Rockaway Beach restortation enters second phase a decade after destruction from Superstorm Sandy

Friday, October 28, 2022
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The restoration project has been delayed for years, but part two of the federally funded project is now underway. N.J. Burkett has the story.

ROCKAWAYS, Queens (WABC) -- The Army Corps of Engineers is pumping sand up onto the beach through enormous iron pipes from three miles offshore, building a wider beach to protect the homes and businesses of The Rockaways.

And there are now dunes to hold back the Atlantic Ocean. The boardwalk, once cracked and splintered, is now cement.

All of it built to withstand the next storm and the storms that follow.

"The Army Corps pumped hundreds of millions of dollars into this community to make sure in the event of another hurricane that we can actually survive," Donovan Richards, Queens Borough President, said.

Richards says the beach restoration is a marvel of civil engineering, but he has reservations.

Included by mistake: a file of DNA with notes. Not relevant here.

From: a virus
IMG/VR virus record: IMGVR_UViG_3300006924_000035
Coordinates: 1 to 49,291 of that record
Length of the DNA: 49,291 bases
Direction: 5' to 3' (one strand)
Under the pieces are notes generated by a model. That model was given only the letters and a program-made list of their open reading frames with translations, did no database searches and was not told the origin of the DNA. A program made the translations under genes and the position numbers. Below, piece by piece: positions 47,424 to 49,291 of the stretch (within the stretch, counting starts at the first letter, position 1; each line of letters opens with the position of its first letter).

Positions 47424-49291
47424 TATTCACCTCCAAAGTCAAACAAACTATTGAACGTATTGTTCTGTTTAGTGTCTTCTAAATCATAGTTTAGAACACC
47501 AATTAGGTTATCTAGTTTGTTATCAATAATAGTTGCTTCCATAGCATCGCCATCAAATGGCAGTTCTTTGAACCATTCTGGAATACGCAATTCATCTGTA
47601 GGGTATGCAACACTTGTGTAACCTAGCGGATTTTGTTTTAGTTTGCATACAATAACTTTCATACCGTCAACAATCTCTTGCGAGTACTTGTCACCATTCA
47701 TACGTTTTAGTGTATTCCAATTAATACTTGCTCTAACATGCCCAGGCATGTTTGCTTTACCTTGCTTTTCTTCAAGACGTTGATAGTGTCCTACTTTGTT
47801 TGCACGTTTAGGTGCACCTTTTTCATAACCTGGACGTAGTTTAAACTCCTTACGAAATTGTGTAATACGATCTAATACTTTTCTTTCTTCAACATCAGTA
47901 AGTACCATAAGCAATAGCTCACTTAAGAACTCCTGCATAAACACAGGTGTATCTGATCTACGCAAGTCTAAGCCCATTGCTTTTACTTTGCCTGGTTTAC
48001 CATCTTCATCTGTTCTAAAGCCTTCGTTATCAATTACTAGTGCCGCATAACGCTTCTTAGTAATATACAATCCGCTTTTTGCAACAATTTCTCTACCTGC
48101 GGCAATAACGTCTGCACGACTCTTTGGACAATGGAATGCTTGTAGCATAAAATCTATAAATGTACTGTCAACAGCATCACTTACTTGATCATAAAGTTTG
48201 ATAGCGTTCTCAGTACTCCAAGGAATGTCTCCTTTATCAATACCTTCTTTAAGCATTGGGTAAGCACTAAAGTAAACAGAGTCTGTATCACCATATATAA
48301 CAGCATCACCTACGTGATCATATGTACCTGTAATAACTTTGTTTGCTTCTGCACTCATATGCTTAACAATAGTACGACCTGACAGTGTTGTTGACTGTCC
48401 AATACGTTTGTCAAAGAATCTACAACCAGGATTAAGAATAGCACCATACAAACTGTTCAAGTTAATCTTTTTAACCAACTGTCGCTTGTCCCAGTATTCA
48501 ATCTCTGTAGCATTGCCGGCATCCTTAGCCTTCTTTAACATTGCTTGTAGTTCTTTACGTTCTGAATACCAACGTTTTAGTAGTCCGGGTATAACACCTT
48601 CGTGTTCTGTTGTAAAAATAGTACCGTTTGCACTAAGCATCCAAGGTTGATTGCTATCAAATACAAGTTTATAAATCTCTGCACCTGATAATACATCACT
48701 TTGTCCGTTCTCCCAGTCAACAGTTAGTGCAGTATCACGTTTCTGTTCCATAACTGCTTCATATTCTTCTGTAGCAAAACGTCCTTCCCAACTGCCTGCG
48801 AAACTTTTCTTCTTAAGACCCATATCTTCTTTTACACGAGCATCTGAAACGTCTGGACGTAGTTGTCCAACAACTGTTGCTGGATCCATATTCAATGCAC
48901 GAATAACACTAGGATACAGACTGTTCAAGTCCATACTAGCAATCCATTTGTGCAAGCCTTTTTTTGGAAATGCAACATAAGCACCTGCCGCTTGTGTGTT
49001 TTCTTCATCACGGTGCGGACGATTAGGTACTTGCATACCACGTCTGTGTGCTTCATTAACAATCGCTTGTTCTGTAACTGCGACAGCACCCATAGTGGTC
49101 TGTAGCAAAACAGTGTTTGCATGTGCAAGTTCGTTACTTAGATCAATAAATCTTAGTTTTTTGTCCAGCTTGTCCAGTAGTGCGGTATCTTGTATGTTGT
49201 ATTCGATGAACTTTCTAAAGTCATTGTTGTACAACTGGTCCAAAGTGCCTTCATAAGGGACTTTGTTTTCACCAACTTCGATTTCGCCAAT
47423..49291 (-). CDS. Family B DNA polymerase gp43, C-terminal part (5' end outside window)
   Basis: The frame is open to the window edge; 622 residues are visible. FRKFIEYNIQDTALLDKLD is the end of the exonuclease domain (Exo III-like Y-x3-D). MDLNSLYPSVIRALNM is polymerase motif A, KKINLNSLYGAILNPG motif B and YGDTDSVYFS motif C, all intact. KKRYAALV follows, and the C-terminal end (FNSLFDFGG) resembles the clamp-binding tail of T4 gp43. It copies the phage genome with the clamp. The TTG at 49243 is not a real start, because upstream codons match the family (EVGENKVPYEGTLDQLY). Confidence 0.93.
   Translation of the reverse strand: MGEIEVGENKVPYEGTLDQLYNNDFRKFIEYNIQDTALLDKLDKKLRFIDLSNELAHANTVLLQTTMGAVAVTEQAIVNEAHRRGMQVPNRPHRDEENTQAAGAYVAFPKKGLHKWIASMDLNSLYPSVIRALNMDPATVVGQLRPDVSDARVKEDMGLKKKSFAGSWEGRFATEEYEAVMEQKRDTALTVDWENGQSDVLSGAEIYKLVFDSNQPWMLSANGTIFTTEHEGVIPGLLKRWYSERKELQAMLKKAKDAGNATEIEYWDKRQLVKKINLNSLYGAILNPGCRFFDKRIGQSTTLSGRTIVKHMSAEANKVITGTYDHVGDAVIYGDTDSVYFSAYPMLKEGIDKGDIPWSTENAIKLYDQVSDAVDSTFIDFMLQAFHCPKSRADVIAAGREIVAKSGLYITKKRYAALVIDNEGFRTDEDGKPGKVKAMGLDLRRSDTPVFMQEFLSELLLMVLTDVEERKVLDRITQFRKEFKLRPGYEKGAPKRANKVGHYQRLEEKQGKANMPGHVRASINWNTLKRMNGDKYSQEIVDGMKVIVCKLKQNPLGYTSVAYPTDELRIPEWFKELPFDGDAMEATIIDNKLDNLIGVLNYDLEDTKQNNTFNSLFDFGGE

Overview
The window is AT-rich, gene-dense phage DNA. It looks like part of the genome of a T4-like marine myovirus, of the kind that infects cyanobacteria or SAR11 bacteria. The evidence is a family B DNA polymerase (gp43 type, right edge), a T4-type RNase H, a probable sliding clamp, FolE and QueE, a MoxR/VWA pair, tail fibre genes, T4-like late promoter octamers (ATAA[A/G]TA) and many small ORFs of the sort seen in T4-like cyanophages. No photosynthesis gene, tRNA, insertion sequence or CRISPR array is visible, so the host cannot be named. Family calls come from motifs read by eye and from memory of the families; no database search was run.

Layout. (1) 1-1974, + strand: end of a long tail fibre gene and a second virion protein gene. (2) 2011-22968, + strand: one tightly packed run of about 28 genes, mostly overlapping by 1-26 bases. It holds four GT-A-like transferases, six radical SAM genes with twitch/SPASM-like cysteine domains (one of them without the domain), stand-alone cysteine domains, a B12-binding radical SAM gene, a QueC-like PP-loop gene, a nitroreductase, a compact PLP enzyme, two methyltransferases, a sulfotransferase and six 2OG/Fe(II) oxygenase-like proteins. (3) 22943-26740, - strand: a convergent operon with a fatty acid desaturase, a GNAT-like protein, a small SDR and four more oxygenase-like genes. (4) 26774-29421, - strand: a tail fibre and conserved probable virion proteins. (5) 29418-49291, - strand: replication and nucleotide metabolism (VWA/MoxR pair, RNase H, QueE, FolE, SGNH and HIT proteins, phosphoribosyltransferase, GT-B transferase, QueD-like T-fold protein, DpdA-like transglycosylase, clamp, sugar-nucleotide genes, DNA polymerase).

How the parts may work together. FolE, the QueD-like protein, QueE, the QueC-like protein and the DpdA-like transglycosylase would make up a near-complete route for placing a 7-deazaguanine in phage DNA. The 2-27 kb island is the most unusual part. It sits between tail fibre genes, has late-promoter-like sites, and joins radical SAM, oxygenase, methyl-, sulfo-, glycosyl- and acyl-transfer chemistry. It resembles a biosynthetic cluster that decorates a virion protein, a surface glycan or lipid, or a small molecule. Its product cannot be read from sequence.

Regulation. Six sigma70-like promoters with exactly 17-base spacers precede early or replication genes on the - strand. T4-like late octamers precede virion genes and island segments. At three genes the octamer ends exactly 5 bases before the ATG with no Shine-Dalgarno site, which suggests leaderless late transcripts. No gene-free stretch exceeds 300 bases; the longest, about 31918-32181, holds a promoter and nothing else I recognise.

"Now you asked me how confident I am, I'm not 100% confident because we still have the bay and the bay right now is still relatively open and untouched," he explained.

Jamaica Bay borders the Rockaway Peninsula on the north.

Ten years ago, water from the bay poured into the communities here and, combined with water from the ocean, left widespread flooding and destruction.

ALSO READ | Eyewitness News special: Sandy 10 years later

But while the south facing beaches have been meticulously restored and reinforced, nothing has been done along the bay side. And residents are worried.

"I love the work they're doing on the ocean. Don't get me wrong. But the problem is not only on the ocean. If you don't protect the bay, that water is going to come around," Harishand Ramsaran said.

"Where it leaves me is worried about losing my house or my backyard falling into the bay. That's where it leaves me. The whole area. It's just, do what you said," Robert Danny said.

The Army Corps held a ceremony on Friday to commemorate the anniversary and to celebrate their achievements, but also admitted that work on the bay side will not begin for another three years.

"So the timeframe now is we're looking at potentially 2025. We'll see the first contract of actual execution on the bayside features," Col Matthew Luzzatto, Army Corps of Engineers, said.

WATCH: Eyewitness News Town Hall | Superstorm Sandy: 10 years later

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